Unexpected Visitors

Roaming the Tundra

Roaming the Tundra

It has been a long cold winter. Last year on this date, I hosted a birthday party on the deck. This year it is below thirty at dawn, and I doubt it will be ever again be warm enough to sit outside. So I cozy up at the window with my morning coffee, staring at the mountains. A movement below catches my eye. A doe cautiously leaves the surrounding woods where she was invisible a second ago. In shades of brown, tan and cream, she blends in with the winter grass matted down in the clearing below my perch. She nibbles new shoots and frequently lifts her head toward the birds at the feeders. Our husky lies high on the hill, keeping her legs warm underneath her, a tail covering her nose. She has no intention of a futile chase.

Enter stage right another doe, followed by a yearling. The only bright color on them is the underside of their tails which I have seen far ahead of an optimistic dog. This morning, they detect no threat. We encouraged their winter visits with a salt lick and liberally scattered corn, but this is their first appearance in a long time. This is probably a reconnaissance mission to check out our orchard. The fruit trees already have blooms.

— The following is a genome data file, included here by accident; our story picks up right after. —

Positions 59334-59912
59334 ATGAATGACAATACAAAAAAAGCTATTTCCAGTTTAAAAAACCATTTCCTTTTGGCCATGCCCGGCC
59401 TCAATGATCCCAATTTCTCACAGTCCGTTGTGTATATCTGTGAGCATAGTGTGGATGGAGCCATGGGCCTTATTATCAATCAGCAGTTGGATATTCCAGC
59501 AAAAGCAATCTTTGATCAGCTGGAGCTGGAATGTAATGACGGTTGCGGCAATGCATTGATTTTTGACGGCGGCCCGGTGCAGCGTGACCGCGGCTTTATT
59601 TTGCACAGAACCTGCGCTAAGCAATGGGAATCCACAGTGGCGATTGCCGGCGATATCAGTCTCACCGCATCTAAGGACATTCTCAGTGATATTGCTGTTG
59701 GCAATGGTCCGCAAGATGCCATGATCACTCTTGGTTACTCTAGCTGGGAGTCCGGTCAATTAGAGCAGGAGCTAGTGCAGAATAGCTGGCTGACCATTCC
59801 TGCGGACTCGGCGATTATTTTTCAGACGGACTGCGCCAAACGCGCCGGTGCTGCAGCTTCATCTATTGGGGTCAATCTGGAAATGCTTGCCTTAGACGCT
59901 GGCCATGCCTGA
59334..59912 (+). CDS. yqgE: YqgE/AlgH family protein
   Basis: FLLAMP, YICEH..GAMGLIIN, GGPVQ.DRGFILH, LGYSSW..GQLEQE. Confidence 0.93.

Last year the deer would sneak in at first light to confiscate our apples and pears and strip the grapevines. This year is a new game. A fourth deer comes on stage and sniffs at our eight foot mesh fence that surrounds the orchard and the garden where they dined on lettuce and beans last summer. The flapping corner of white plastic covering newly planted potatoes, carrots and onions only gets brief notice. She leisurely scratches an ear with a back foot and exits stage right. Her friends have already disappeared into the woods. Nothing left to watch but ten fat squirrels, seven doves, five noisy woodpeckers, three finches and a female cardinal in a pear tree.

And wait for spring.

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